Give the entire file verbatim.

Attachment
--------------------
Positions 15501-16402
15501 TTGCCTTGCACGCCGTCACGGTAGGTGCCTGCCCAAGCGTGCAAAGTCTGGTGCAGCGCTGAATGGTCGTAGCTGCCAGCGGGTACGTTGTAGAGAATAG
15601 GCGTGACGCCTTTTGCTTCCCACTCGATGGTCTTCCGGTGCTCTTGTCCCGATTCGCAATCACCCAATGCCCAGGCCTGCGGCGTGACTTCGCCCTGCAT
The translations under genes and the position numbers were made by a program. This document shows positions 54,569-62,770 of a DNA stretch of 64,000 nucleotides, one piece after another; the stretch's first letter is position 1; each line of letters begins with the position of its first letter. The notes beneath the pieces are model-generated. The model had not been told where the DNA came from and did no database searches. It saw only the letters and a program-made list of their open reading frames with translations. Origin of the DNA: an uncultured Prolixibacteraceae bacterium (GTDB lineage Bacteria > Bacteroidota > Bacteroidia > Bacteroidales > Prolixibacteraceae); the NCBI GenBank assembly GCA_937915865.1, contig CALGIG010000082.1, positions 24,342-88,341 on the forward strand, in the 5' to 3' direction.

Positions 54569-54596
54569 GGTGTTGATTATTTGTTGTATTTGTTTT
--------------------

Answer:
Positions 15501-16402
15501 TTGCCTTGCACGCCGTCACGGTAGGTGCCTGCCCAAGCGTGCAAAGTCTGGTGCAGCGCTGAATGGTCGTAGCTGCCAGCGGGTACGTTGTAGAGAATAG
15601 GCGTGACGCCTTTTGCTTCCCACTCGATGGTCTTCCGGTGCTCTTGTCCCGATTCGCAATCACCCAATGCCCAGGCCTGCGGCGTGACTTCGCCCTGCAT
The translations under genes and the position numbers were made by a program. This document shows positions 54,569-62,770 of a DNA stretch of 64,000 nucleotides, one piece after another; the stretch's first letter is position 1; each line of letters begins with the position of its first letter. The notes beneath the pieces are model-generated. The model had not been told where the DNA came from and did no database searches. It saw only the letters and a program-made list of their open reading frames with translations. Origin of the DNA: an uncultured Prolixibacteraceae bacterium (GTDB lineage Bacteria > Bacteroidota > Bacteroidia > Bacteroidales > Prolixibacteraceae); the NCBI GenBank assembly GCA_937915865.1, contig CALGIG010000082.1, positions 24,342-88,341 on the forward strand, in the 5' to 3' direction.

Positions 54569-54596
54569 GGTGTTGATTATTTGTTGTATTTGTTTT